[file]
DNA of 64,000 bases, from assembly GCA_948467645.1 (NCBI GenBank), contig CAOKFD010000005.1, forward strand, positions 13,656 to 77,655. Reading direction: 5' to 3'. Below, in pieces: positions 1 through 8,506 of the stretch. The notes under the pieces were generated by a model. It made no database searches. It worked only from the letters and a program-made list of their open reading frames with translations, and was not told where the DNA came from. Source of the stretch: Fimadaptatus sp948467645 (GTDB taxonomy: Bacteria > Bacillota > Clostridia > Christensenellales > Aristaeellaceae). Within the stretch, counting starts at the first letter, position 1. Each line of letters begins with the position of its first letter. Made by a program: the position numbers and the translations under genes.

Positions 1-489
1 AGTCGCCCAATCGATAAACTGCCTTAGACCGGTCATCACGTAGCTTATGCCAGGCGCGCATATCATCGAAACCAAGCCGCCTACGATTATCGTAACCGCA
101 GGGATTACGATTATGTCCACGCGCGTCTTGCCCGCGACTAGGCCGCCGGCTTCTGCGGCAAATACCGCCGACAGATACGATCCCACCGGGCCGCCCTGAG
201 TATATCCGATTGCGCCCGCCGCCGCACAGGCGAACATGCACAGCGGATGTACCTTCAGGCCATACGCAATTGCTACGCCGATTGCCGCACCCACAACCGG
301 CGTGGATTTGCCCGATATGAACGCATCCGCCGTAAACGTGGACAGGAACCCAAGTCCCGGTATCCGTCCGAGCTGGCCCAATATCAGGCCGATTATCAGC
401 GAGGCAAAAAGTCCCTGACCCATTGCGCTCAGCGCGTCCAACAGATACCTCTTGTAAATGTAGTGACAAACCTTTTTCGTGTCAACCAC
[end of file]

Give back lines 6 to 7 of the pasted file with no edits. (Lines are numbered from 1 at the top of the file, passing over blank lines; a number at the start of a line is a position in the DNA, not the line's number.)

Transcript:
301 CGTGGATTTGCCCGATATGAACGCATCCGCCGTAAACGTGGACAGGAACCCAAGTCCCGGTATCCGTCCGAGCTGGCCCAATATCAGGCCGATTATCAGC
401 GAGGCAAAAAGTCCCTGACCCATTGCGCTCAGCGCGTCCAACAGATACCTCTTGTAAATGTAGTGACAAACCTTTTTCGTGTCAACCAC